With the help of the friendly girl at the local tourist information we found an affordable hostel.

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I met up with my cousin after breakfast in her hotel. We then met a friend of hers, Huda, who she’d met during her time in Lund.

Huda then showed us around Amman until late. An incredibly nice girl, she told us loads about country and Jordanian and Arab culture, introduced us to typical Jordanian fares, made numerous phone calls to find out what was the best way for us to get to Israel, and also insisted on paying all the bills, from taxi to food. That’s gorgeous Middle Eastern hospitality at its best again! Shukran!

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Bremen – Amman

I’m going into the lion’s den, as they say. Though via a safe bubble. The lion’s den is the Middle East, the safe bubble is Jordan. It is one of the few Arab countries that haven’t seen any violent uprisings during the Arab Spring. At this time last year I had just safely returned from Tunisia, the country that had started it all.

I will meet my cousin Charlotte in Amman and we will go to Israel for a few days. She’ll fly home from there and I will return to Jordan for a few more days before I fly out again from Amman. No bicycles involved.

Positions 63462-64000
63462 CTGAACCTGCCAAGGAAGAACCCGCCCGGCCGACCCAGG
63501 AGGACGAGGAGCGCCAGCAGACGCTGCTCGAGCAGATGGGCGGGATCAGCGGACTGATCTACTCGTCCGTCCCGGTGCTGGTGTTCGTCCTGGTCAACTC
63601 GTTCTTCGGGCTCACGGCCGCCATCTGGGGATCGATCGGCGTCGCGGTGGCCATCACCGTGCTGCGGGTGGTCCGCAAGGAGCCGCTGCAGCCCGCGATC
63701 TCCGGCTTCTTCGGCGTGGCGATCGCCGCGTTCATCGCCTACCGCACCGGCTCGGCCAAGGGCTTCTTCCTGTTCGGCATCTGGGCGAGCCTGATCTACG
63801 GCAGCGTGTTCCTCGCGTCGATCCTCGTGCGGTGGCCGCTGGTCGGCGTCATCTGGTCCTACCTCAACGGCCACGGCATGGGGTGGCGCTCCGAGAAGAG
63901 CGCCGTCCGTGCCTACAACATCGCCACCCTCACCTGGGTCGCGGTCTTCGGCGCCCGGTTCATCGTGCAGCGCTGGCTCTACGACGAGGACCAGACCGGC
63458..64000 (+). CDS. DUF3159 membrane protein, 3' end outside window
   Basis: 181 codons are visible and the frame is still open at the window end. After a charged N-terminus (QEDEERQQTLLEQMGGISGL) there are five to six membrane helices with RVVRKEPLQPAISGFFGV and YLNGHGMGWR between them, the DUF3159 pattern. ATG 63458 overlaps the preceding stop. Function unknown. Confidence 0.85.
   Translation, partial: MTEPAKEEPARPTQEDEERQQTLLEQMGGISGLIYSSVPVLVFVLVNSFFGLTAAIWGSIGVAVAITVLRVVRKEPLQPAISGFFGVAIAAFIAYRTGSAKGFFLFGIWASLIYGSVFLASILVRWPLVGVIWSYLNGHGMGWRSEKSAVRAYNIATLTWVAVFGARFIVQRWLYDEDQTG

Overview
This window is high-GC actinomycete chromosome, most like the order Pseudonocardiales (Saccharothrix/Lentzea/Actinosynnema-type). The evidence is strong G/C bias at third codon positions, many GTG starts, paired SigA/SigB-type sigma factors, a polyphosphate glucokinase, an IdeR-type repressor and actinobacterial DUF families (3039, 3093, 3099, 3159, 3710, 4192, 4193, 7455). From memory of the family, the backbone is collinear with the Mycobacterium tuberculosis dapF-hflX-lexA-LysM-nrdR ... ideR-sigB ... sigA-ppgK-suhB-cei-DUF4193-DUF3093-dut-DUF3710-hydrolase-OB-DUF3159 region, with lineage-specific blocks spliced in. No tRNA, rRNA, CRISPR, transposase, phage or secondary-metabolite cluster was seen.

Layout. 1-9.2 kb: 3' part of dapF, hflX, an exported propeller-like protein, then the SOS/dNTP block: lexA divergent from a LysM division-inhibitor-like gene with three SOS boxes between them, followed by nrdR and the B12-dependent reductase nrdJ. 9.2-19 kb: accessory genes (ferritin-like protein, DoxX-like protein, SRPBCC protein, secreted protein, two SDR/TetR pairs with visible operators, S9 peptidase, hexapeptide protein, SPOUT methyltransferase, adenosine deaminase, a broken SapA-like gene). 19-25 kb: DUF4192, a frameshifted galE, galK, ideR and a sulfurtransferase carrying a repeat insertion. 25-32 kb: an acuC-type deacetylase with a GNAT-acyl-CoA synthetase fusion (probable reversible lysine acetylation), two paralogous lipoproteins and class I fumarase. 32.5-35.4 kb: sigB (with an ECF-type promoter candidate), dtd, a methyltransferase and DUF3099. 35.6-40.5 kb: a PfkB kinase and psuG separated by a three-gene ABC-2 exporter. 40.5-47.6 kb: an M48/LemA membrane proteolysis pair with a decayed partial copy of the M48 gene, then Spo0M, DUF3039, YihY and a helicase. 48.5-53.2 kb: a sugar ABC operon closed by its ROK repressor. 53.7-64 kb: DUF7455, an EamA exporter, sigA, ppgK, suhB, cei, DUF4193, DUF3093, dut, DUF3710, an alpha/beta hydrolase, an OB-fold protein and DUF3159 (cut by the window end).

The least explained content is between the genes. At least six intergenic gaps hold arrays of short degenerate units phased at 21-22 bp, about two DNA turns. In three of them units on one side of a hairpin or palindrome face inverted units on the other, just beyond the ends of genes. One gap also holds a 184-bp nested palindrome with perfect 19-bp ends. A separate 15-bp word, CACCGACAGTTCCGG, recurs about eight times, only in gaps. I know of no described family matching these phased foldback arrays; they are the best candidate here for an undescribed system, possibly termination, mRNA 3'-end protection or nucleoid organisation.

Easy flight to Amman, via Paris, today.
On the bus from the airport to Amman proper I met Omar, a Libyan. He’s buying cars in Jordan and exporting them to Libya. He proudly showed me dozens of pictures of his homeland, including many photos of himself and his friends (“this guy died, that guy died”) fighting against Gaddafi.

For the first night I had booked a room in the same hotel my cousin and her group were staying in. On check-in I was told that even though they had received my reservation they were fully booked. Though they said they had organized a room for me in another hotel and they’d cover the price difference. So I got relocated to a 4-star hotel. Not too bad, ey?